Innovative Sleep Mask Uses Light Technology to Send You to Sleep

Some engineers dedicate their lives to nuclear energy. Some devote themselves to civil engineering. But heroes like the inventors of these sleep masks dedicate their hours to helping millions sleep better.

Few things are sweeter than putting your head on a pillow after an exhausting day and going straight to sleep. However, life often gets in the way of a good night of rest. 'Urgent' text messages, YouTube videos, racing minds, loud neighbors, unavoidable bright lights -- these can all interrupt sleep habits. For many, a lack of sleep results in cranky attitudes and foggy brains the next morning. 

Sleep masks offer a solution to bright lights and helping tune out the world. However, those silken sleep masks often slide off one's face during the night or do a poor job of blocking out the light. 

Enter Philippe Genereux, a product developer, and his team at Sound Oasis. Genereux spent the last several years studying sleep and creating products to help people sleep better. They've developed several sleep masks that lull wearers to sleep using light technology.  

"We have a lot of experience in helping people go to sleep and helping people wake up," Genereux said. "We channel our technology, from sound machines to sleep masks, into what features we'd want to use ourselves."

One of the most notable items is Sound Oasis's Illumy smart sleep mask. The easy-to-use device puts users to sleep with a dulling red light. It then gently wakes up users with a glowing blue light. Why red and blue lights? The Sound Oasis team collaborated with NASA sleep experts to replicate similar technology that the astronauts use to maintain their circadian rhythms. Other research likens the blue to a sunrise and red tones to a gradual sunset.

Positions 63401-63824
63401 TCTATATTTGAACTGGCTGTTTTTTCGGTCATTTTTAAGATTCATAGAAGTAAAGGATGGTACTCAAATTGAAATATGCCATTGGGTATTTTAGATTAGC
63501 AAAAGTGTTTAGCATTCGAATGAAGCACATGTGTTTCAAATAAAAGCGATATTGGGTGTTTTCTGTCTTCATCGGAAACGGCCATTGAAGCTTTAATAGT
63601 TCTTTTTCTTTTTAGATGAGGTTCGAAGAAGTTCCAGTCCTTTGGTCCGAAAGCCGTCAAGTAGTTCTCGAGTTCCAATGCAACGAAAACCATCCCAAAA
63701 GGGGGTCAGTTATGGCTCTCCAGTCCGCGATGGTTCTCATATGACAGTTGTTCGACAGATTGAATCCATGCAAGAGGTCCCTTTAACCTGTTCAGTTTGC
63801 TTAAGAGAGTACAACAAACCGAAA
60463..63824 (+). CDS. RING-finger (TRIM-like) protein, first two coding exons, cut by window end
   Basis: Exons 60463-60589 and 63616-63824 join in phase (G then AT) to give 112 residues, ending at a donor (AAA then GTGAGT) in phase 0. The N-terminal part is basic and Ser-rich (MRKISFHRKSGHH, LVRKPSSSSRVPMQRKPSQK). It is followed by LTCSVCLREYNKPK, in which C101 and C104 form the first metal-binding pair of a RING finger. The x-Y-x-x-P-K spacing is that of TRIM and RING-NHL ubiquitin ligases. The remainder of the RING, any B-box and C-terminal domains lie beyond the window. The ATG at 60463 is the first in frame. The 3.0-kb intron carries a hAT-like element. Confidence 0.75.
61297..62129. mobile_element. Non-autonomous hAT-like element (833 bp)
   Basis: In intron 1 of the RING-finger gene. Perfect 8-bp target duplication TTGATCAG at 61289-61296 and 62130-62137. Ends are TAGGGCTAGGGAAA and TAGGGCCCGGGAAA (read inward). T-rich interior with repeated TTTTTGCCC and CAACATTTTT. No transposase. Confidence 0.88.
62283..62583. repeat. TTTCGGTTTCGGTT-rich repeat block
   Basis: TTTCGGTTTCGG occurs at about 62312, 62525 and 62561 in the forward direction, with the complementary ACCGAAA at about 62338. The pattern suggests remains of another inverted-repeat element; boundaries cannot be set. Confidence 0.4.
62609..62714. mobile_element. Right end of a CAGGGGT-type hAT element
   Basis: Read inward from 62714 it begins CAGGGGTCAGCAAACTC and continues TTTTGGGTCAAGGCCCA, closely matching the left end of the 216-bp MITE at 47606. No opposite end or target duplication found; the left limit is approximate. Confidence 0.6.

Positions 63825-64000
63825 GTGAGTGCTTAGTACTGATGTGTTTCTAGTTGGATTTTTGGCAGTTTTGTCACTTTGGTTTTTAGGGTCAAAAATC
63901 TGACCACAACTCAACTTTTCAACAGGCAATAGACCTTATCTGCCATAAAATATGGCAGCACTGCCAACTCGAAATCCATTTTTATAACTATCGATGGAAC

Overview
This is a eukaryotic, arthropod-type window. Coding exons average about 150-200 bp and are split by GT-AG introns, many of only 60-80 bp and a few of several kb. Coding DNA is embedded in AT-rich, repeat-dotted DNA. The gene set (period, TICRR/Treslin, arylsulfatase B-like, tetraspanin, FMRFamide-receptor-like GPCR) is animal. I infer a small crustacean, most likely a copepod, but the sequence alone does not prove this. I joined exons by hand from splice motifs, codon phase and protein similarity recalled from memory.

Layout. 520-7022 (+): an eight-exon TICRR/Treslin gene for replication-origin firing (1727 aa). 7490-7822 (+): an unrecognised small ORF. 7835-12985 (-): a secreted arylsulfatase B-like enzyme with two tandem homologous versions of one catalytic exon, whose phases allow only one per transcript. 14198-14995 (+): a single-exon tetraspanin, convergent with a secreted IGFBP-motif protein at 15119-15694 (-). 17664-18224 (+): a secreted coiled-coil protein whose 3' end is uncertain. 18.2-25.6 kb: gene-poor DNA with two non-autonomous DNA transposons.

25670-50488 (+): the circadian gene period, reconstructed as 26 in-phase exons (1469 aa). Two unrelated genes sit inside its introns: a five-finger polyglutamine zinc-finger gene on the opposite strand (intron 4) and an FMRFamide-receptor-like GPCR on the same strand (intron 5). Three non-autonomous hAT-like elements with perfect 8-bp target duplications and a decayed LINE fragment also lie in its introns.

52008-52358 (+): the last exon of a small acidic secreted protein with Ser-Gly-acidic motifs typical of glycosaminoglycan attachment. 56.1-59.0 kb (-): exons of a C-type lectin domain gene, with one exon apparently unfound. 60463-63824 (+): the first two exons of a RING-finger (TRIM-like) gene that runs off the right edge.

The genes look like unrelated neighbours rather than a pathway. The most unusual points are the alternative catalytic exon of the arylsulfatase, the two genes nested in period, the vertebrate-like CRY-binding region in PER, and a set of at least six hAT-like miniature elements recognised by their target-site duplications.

Rather than use Bluetooth connectivity, Illumy is programmed via audible tones from a device. Genereux noted that tones are more accessible than Bluetooth or other connections. Illumy has a small microprocessor, an audio amplifier and a microphone. (The company dedicated a full blog post explaining the logistics behind the sound tones and how they embedded a small hysteresis circuit into the headset.)

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Genereux said he initially pursued aerospace engineering but he'd always had a passion for research development. So, he earned his Masters in Applied Research at Carleton University and got into the research field. 

"It was largely medical and it wasn't truly my passion, but I took that kind of research and interest in basic science and put it into product development," Genereux told Interesting Engineering. Genereux teamed up with a colleague on a small startup that shared office space with Headwaters R&D. Eventually, Genereux found himself with the Headwaters team and Sound Oasis. 

The company specializes in technology meant to soothe -- everything from sound machines, tinnitus therapy equipment, and sleep masks

And yes, the Sound Oasis crew definitely tests out their own products. 

"For every mask we make, we've had 15 or 20 we've passed around the office and everyone evaluates it. They'll tell us exactly what works and what doesn't, and that's how some of our best ideas have come out," Genereux said.

Putting the Mask to the Test

After talking with Genereux, I discovered I had an early version of the company's Glo to Sleep therapy mask -- the GTS 1000. I expected a bulky, VR-type headset. Genereux admitted that it's hard to make the masks look less bulky in pictures. However, when I opened the box, I pulled out a simple mask that was surprisingly lightweight. It was far from Holly Golightly's signature sleep mask. The foam is soft but not wilting; it hasn't lost its shape yet. 

Innovative Sleep Mask Uses Light Technology to Send You to Sleep

I knew the mask had a light element to it, but I didn't see any crazy buttons or hardware. The instructions for the GTS 1000 were simple. I simply held the interior to a light source for 60 seconds. Then, I popped on the mask and focused on the dull light. 

Innovative Sleep Mask Uses Light Technology to Send You to Sleep

As someone who frequently travels, I'm no stranger to sleep masks. This one effectively blocked out the light. I feared being distracted by dulling blue lights, but they really did help me focus my brain on something other than random thoughts. 

And, according to Genereux, that's the best part of his research and engineering. 

"We get messages from third shift workers all the time. They work long nights, and they try out the sleep masks and are so glad to finally have something that doesn't disturb their partners," he said. "It's neat to get that kind of feedback."

Check out the Sound Oasis website for more information regarding the sleep masks and other sleep-related products. 

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